I think it is a fair bet during our pursuit for bass we will encounter a point in life where we are unable to designate time or resources to the endless quest for more and bigger bass, known as bass fishing interrupted. While there are many reasons for this interruption, the challenge becomes how we choose to maintain our sanity during a bass angler’s hiatus.
Bassius Interruptus happens for many reasons. Early in life, the interruption may be a need to focus on school requirements. Later on, it may be a period of time while performing military service. Of course, we cannot forget the most significant reason, marriage, children and the cost of maintaining the family. All these things are likely candidates for altering our bass angling lifestyle.
We encounter a multitude of situations during our life causing us to put away the rod and reel from time to time. Perhaps even sell the boat until other obligations are fulfilled. I think during these interruptions true anglers will find the call of the water doesn’t leave our soul. We may not be fishing, but mark my words, we will always lurk in the aisles of our local tackle store. True anglers will still pay attention each time we see a bass boat heading towards the lake.
So here is the deal. I am here to explain how quitting cold turkey is harmful to our psyche. While I understand life sometimes gets in the way, I encourage you to always keep at least one toe in the water. Don’t sell everything. Keep at least one rod and reel set up in a safe place. Take it out from time to time and cast around the yard or at a local park. This will help to chase away the bad juju from time to time. Face it, we cannot erase our memories of the time we were a bass angler. The fact is we may not be able to ply our sport for one reason or another, but I guarantee the angler virus is within us.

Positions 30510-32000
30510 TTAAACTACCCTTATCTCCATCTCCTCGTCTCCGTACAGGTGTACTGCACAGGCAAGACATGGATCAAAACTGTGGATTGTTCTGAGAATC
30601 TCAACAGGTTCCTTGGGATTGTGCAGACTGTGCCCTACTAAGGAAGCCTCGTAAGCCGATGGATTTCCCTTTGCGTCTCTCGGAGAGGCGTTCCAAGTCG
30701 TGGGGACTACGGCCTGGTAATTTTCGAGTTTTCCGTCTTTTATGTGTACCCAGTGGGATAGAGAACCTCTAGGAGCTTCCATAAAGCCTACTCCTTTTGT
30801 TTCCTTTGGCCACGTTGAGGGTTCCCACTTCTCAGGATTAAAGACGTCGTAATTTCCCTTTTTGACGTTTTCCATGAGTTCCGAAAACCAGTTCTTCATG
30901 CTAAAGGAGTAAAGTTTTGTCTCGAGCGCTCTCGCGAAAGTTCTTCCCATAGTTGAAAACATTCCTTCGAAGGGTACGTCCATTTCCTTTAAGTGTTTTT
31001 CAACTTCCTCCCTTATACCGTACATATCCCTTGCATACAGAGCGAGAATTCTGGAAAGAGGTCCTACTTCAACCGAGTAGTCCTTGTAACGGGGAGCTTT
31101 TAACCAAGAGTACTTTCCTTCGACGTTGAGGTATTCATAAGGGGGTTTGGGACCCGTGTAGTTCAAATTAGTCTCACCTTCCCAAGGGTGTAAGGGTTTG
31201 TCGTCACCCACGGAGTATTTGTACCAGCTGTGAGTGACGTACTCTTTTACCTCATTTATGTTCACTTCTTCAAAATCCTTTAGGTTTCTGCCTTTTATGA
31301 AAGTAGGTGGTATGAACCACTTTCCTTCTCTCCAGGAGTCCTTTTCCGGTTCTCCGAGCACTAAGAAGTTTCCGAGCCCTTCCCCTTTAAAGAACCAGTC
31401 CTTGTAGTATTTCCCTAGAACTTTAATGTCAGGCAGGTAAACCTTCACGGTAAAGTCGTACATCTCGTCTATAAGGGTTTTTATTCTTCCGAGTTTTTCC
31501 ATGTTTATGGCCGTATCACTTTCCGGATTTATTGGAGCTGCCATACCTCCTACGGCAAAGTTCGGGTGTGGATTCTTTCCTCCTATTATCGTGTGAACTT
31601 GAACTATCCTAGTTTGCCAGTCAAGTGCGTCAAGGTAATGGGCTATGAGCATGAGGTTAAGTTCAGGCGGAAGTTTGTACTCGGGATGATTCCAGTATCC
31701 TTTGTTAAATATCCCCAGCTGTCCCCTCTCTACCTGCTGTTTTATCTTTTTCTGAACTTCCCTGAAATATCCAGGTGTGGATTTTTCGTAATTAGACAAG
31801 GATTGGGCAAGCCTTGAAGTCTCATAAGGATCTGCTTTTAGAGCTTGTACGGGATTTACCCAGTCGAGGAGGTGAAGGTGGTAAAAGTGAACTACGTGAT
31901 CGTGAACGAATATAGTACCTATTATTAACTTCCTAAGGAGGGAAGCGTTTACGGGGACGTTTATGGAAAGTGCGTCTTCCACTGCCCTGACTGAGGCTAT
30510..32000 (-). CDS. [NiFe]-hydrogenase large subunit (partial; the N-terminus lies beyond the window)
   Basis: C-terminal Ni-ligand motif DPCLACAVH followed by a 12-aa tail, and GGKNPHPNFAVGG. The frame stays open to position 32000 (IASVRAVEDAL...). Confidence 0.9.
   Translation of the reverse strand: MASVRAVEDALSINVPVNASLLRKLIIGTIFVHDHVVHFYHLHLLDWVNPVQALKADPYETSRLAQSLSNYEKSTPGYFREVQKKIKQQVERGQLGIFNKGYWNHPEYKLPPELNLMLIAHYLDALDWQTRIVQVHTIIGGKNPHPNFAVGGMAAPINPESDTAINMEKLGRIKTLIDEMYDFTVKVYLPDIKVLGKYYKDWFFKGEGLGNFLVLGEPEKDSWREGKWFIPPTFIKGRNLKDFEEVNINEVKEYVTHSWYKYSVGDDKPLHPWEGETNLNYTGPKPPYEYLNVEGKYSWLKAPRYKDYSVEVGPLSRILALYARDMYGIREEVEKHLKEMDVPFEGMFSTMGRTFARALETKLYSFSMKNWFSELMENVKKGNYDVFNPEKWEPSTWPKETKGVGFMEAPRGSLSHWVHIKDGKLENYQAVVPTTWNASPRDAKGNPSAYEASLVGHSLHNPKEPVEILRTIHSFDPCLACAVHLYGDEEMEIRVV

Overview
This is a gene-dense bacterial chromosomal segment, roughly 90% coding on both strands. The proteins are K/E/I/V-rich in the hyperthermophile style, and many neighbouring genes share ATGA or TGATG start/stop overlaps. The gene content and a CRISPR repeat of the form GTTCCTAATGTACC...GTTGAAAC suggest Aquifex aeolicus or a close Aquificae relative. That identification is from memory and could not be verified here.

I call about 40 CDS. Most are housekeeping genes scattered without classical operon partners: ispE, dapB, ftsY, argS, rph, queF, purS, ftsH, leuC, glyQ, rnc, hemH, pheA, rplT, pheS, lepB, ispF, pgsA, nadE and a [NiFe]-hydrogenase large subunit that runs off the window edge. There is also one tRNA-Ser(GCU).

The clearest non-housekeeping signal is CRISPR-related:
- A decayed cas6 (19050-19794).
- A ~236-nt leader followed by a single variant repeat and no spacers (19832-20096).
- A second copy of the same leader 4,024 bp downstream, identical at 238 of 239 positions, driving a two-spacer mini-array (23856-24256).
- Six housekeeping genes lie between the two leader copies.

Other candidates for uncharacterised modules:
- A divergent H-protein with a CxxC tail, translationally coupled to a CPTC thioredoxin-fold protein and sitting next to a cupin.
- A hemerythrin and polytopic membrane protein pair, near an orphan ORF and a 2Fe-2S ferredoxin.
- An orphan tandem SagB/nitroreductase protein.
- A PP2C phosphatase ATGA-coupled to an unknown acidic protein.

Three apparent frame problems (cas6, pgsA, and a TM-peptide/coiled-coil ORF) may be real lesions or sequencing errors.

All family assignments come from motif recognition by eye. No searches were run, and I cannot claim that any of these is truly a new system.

Someday it will flare up again, and we will be able to get back on the water. While it may be a long wait, we will quickly succumb to the call of the lake. Perhaps we can’t go fishing for health reasons or for reasons mentioned earlier, but we can keep in touch on the pages of Ultimate Bass. Just view a hiatus from bass fishing as a temporary condition. Understand someday in the future we will be back on the water with a zeal we once felt when we were a beginning angler instead of just another recovering bass addict.
My personal attachment to bass fishing has had to endure several such interruptions. Military service was one and job responsibilities were another. Since my spouse is also a bass angler, the family never stopped me from fishing. Mostly it was job-related and the pursuit of a career. Then the creation of a small business drove over 20 years of absence from the sport. I can truthfully say not once did I forget about bass fishing. It was always there even if it was only a once a year vacation to a Canadian fishing lodge. Even during our camping days, I chose a campsite at a place where I could fish a little bit. It turned out to be enough to keep the bass angling juices flowing. Unfortunately, it took a couple of significant medical issues to make me sit up and notice there is more to life than working. I have been retired now for ten years, and when folks ask me what I am doing in my retired life, I am happy to say I go fishing.
Now if you recall, I advised keeping one fishing set up in the closet. Well here is the good stuff. When returning to fishing after a long layoff, we get to buy all new stuff. Don’t worry, the bait monkey will remember our name and will be prepared to equip us with all of the latest doodads to make reentry into the angling world as productive as possible. Heck, I still have all the old stuff from prior years that went quiet during the hiatus. For some reason, I can’t let it go, and it has become a memorial to years past and is becoming the hoarding legend of my life.
Don’t miss out on all of Bud’s great reads in his blog Fish ON!